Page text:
Adam Staten is a GP trainee in Surrey and is on Twitter @adamstaten.
The current struggle to recruit into general practice has been well described and the concern around it has rightly focused on how a shrinking workforce will continue to provide 90% of patient contact in the NHS without imploding.
Having recently completed the last of my hospital placements as a GP trainee, I have been reflecting back on my time in hospital and have come to believe that falling numbers of GPs in training will also impact secondary care services in a number of subtle ways. The on-call rotas for many specialties are bulked out, and in some cases sustained, by a steady flow of GP trainees. Even at the embryonic stage of their careers it has been my experience that GP trainees tend to take a more holistic approach than their specialist counterparts who are often necessarily focused on gaining procedural experience. More than this, GP trainees are often the only members of specialist teams with any recent general experience and these teams rely on their GP trainees to stem the haemorrhagic tendency for in-house referrals that can swamp hospital services.
I have been surprised at times how quickly doctors lose confidence and competence in vast areas of medicine once they enter a specialist training pathway. Even those working in the general environment of A&E often consider whole specialties, most notably psychiatry and gynaecology, as outside of their remit. I can’t deny some frustration in being the psychiatry SHO called upon to ‘risk assess’ a stream of teenagers who have attended A&E drunk and upset after an argument with their partners, or in being the gynaecology SHO receiving referrals for every woman with a set of reproductive organs in anything less than perfect working order. Often a gynaecology referral is completed with the phrase ‘I haven’t examined her because you’ll have to do it anyway’, a logic that serves only to perpetuate the referring doctor’s own skill fade.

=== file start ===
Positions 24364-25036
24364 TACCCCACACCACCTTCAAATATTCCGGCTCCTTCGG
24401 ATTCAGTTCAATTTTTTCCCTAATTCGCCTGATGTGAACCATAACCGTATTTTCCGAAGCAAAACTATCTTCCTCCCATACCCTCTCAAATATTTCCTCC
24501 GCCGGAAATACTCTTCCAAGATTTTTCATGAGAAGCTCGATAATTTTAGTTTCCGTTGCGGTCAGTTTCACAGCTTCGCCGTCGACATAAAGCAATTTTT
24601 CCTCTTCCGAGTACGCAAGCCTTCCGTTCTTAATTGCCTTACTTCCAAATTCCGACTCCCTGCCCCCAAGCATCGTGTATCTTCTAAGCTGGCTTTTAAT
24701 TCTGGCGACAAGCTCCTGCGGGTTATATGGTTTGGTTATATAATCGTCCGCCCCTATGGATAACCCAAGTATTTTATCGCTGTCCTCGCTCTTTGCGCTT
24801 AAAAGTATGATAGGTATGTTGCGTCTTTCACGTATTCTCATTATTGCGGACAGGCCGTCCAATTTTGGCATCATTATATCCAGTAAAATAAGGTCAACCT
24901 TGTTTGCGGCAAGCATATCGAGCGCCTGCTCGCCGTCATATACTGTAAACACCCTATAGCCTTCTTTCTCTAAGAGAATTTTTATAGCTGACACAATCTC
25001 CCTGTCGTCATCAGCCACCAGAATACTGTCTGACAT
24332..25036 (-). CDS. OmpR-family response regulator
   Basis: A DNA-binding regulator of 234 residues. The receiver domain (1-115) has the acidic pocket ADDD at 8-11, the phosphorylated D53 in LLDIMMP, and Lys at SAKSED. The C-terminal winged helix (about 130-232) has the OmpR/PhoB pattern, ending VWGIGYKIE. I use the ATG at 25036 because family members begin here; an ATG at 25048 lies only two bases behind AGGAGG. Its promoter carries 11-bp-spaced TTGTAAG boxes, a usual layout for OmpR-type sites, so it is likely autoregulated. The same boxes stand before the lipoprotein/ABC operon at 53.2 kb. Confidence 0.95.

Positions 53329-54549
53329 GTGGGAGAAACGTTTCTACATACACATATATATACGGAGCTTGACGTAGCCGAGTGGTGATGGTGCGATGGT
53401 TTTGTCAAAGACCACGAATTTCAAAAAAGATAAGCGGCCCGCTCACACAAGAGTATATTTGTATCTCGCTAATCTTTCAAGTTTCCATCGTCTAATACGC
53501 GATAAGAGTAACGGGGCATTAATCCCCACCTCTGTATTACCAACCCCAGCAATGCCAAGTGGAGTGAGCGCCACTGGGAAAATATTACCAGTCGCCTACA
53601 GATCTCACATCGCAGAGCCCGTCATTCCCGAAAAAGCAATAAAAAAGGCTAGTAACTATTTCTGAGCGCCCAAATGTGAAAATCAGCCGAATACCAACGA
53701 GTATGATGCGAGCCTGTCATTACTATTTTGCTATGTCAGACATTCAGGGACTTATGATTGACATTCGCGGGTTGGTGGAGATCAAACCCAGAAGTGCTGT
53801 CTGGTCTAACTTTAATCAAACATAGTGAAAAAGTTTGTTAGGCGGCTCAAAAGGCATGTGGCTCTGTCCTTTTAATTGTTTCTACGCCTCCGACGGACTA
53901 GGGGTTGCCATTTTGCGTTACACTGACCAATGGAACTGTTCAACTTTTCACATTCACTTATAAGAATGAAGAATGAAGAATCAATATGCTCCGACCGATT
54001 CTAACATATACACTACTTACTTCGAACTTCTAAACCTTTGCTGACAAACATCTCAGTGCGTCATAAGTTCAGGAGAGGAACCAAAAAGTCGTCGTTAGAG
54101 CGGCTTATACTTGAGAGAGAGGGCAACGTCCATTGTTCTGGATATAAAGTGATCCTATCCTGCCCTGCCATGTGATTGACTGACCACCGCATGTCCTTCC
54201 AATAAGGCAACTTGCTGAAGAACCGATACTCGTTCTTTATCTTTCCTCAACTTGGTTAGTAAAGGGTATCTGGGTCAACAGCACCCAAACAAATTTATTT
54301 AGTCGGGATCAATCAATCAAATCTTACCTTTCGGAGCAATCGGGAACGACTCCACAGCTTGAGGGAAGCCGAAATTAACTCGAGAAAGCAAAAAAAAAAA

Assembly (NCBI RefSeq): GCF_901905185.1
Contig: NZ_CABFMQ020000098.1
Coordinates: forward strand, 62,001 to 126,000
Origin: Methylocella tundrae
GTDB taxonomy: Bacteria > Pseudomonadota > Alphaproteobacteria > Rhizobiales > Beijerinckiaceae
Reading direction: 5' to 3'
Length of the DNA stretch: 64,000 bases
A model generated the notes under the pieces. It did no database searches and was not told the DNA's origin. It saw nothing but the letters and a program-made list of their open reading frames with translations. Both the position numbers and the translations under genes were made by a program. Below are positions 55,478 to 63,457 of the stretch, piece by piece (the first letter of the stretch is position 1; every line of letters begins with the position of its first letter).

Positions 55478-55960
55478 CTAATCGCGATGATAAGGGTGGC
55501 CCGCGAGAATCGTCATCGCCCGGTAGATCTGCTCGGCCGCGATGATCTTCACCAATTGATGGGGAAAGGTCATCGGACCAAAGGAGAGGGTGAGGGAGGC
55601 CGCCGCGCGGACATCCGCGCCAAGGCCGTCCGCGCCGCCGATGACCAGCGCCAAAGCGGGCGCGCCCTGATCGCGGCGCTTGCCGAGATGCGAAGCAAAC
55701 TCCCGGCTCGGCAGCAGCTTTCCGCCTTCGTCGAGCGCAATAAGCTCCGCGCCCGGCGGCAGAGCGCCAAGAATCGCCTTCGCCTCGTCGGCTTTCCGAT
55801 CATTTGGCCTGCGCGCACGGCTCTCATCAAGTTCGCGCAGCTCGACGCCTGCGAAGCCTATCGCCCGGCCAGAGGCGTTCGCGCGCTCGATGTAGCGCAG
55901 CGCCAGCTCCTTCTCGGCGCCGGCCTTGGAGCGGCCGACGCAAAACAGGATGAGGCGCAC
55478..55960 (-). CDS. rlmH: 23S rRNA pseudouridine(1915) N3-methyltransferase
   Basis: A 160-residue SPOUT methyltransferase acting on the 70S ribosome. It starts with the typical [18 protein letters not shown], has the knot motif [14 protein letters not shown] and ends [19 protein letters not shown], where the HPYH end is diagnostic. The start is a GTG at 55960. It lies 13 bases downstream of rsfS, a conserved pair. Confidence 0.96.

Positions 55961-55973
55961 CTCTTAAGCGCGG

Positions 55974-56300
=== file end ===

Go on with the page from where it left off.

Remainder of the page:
There is a great deal of risk in this pigeonhole approach to medicine. I have seen this recently in the form of a young woman who was unable to walk unaided and who was triaged directly to the antenatal ward, despite the presence of upgoing plantars, simply because she happened to be pregnant. She was later urgently transferred to the local neurosurgical centre for treatment of her spinal cord compression secondary to TB.
By way of contrast, during these 2 years I have had frequent cause to speak to GPs: while accepting referrals, in seeking more information about patients, or while trying to arrange a discharge. Not once have I encountered a GP who begrudged the conversation or flinched at what, at times, have been almighty dumps from secondary to primary care. It is that level of confidence, competence, and willingness to take responsibility to which we as GP trainees should aspire. Even before we finish our training, GP trainees are valuable to much of the health service as a subtle thread of generalism woven into the secondary care tapestry that, in some small ways, eases the frequent dysfunction and disjunction of secondary care teams focused on single organs.
While serving this purpose we should counter the frequent question: ‘Why are you wasting your time with general practice when you could be a good specialist?’ with what I feel is the more obvious question: ‘Why on earth do you want to devote your career to 25 feet of bowel lumen or to two aerated sacs of flesh or to the prostate and testicles when the whole of medicine could be open to you?’
General practice should be an easy sell and we all need to be more enthusiastic salespeople of it for the sake of ourselves and our secondary care colleagues.